Research Journal of Women's Health

Research Journal of Women's Health

ISSN 2054-9865
Original Research

Acceptability of focused antenatal care by antenatal clinic attendees in Obio Cottage Hospital, Port Harcourt, Nigeria

Mabel Ikpim Ekott1*, Edet Edet2, Ufuoma Ovwigho3, Soter Ameh4, Atim Udo1, Fajola Akinwunmi5 and Fakunle Babatunde6

*Correspondence: Mabel Ikpim Ekott

1. Department of Obstetrics and Gynecology, University of Calabar, Calabar, Nigeria.

Author Affiliations

2. Department of Community Health, University of Calabar, Calabar, Nigeria.

3. Clinical Governance Lead, The Shell Petroleum Development Company of Nigeria Limited, Port Harcourt, Nigeria.

4. Department of Community Medicine, Faculty of Medicine and Dentistry, College of Medical Sciences, University of Calabar, Nigeria.

5. Public Health Adviser, Community Health-Shell Health, Shell Petroleum Development Company Limited, Port Harcourt, Nigeria.

6. Executive Director, Centre for Sustainable Access to Health in Africa (C-SAHA), Canada.


Introduction: Focused antenatal care (FANC), based on fewer goal-oriented visits, is the WHO's recommended care for pregnant women. The objectives of the study were to assess the acceptability of FANC and barriers to its implementation at the hospital.

Methodology: This was a cross-sectional study conducted among antenatal clinic attendees between January and March 2011 at Obio Cottage Hospital, Port Harcourt Nigeria. Women were recruited by systematic sampling technique into the study. Questionnaires which sought demographic data, acceptability or rejection of fewer antenatal visits and reasons for decisions were administered to them. Data analysis was performed using Stata 10. Logistic regression analysis was performed to determine associations between demographic parameters and acceptance of FANC. Significance level was set at P<0.05.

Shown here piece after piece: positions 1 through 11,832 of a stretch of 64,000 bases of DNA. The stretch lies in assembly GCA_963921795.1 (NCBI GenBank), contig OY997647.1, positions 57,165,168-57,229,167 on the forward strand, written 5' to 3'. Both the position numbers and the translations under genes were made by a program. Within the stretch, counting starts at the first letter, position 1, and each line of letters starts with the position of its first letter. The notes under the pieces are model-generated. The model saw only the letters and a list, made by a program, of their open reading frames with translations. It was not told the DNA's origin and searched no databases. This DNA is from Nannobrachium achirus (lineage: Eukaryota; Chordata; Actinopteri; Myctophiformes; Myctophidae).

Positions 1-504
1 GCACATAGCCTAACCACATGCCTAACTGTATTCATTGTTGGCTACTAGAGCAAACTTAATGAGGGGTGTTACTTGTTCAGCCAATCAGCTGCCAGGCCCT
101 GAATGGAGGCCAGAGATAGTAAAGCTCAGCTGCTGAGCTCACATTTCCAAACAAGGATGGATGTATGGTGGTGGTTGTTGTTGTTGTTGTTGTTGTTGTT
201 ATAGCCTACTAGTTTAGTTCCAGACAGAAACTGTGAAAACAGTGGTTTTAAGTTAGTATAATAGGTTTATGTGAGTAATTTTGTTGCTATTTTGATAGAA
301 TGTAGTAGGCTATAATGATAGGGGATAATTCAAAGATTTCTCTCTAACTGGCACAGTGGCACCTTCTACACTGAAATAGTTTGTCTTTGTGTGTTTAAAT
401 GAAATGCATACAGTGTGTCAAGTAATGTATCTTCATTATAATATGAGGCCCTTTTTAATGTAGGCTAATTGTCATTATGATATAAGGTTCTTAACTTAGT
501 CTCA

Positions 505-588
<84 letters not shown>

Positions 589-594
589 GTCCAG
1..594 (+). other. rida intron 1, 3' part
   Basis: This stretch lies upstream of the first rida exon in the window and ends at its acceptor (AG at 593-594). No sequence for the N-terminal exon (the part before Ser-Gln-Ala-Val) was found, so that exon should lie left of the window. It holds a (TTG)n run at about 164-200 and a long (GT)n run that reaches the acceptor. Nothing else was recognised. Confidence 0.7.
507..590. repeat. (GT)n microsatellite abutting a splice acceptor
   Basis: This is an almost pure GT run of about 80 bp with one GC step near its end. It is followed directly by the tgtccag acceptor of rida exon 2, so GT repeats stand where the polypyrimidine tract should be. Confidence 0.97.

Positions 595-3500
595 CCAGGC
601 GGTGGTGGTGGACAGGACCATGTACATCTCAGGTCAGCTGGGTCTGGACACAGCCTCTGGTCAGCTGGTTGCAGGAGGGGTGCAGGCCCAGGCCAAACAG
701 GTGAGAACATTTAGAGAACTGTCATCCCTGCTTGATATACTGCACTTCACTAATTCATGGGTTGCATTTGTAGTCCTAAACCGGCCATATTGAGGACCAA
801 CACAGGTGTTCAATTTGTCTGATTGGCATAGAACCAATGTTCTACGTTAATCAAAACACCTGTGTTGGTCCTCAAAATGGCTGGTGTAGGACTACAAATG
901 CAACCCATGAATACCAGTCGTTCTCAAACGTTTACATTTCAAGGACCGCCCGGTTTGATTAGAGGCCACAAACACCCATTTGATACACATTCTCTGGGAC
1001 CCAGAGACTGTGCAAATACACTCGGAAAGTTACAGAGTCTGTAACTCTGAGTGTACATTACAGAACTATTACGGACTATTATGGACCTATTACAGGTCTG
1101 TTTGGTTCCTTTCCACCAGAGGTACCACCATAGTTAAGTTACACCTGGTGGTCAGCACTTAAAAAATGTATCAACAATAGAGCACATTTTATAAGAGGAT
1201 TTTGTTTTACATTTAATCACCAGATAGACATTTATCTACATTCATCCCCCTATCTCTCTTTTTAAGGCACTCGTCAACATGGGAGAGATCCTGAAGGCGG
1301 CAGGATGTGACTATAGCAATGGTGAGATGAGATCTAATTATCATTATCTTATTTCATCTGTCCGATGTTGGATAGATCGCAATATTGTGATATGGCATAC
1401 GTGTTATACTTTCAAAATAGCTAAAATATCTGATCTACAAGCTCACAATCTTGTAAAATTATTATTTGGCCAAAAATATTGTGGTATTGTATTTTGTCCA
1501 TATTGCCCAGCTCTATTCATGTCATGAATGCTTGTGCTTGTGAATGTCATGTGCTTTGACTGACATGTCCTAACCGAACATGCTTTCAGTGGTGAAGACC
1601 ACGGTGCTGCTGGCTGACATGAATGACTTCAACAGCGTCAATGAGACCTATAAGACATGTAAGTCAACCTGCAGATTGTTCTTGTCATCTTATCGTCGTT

Results: The analysis was based on 456 out of 500 completed questionnaires. The mean age and parity of the women were 28.6±4.2 and 1±1 respectively. The mean number of preferred visits was 13.4±6.9 visits, (IQR 9-18). Reduced visits were acceptable to 75% of the women. The main reason for accepting reduced visits was to save time 164 (40.6%). The main reasons for rejecting reduced visits were for better monitoring of pregnancy (35.1%) and early detection of problems (21.6%). The likelihood of accepting fewer visits increased with age. OR=1.04; 95% CI (1.09-1.10), P=0.01.

Conclusion: Focused antenatal care was acceptable to most women in the clinic. The concern it would compromise monitoring of pregnancy should be addressed during health education.

Keywords: Antenatal care, acceptability, barriers, blood donation, focused antenatal care, reduced visits

ISSN 2054-9865
Volume 4
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